Columbia Heights is where I like to call home. It's active and bright, close to downtown, metro-accessible, and relatively still affordable (which is saying something in the world of DC rental property). Apparently these features are not enough, though. The Post decided that the new Target has inherently changed the face of the neighborhood, The Target of Their Ambivalence.
While the article is interesting in its play on the local kitch, it addresses only one crowd. Columbia Heights is historically a community of strong diversity. Monica Hesse only writes to the young (white) singles in the neighborhood, clearly missing the strongly rooted black resident and immigrant families that give the area its life. On any given summer afternoon walking down the street, young kids are running past playing with friends, hip teenagers stand outside the 7-Eleven socializing, and older folks sit on their stoops watching the world go by. The mix of these ages and experiences interacting with one another on the street represents the quintessential city life. Target has not changed that.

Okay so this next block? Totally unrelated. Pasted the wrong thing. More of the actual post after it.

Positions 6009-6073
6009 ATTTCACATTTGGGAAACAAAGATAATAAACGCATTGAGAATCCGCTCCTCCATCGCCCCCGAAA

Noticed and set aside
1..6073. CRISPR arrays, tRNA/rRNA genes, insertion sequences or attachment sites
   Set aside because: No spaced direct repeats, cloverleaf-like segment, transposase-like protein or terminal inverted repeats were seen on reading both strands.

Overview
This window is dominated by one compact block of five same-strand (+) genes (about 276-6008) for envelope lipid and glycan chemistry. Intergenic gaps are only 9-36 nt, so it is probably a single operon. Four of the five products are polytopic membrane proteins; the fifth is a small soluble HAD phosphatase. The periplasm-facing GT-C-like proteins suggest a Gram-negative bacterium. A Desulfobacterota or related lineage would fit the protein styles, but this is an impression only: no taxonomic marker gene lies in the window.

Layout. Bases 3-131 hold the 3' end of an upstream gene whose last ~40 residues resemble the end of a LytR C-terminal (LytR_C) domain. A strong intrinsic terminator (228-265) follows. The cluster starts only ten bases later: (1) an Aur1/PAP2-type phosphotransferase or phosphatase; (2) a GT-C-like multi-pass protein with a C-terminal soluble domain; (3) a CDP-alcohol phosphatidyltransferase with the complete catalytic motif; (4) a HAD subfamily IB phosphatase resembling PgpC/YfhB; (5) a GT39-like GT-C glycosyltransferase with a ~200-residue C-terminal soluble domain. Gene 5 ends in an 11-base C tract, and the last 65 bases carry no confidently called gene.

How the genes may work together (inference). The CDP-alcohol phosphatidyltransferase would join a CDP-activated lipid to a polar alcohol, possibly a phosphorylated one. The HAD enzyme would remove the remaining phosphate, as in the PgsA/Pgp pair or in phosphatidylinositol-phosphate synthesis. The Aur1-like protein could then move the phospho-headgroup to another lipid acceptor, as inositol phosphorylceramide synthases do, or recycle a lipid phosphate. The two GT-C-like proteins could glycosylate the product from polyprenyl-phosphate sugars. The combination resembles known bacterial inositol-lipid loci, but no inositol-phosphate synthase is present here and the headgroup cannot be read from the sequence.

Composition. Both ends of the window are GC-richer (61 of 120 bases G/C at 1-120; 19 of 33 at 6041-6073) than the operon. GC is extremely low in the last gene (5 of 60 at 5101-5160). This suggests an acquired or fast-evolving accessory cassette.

Sure, the apartments and condos are getting a face lift, increasing rents. There are lots of young, upwardly mobile college kids now moving in too. But the families and long-term inhabitants are still around. The group houses are springing up more frequently where subdivided rentals used to sit. So maybe Target has changed the neighborhood, but less among the group house types who could have done the same shopping by jumping on the metro and heading 4 stops down to the Bed, Bath, and Beyond in Gallery Place. The real change has not been among the young singles, but for the families who've been here all along.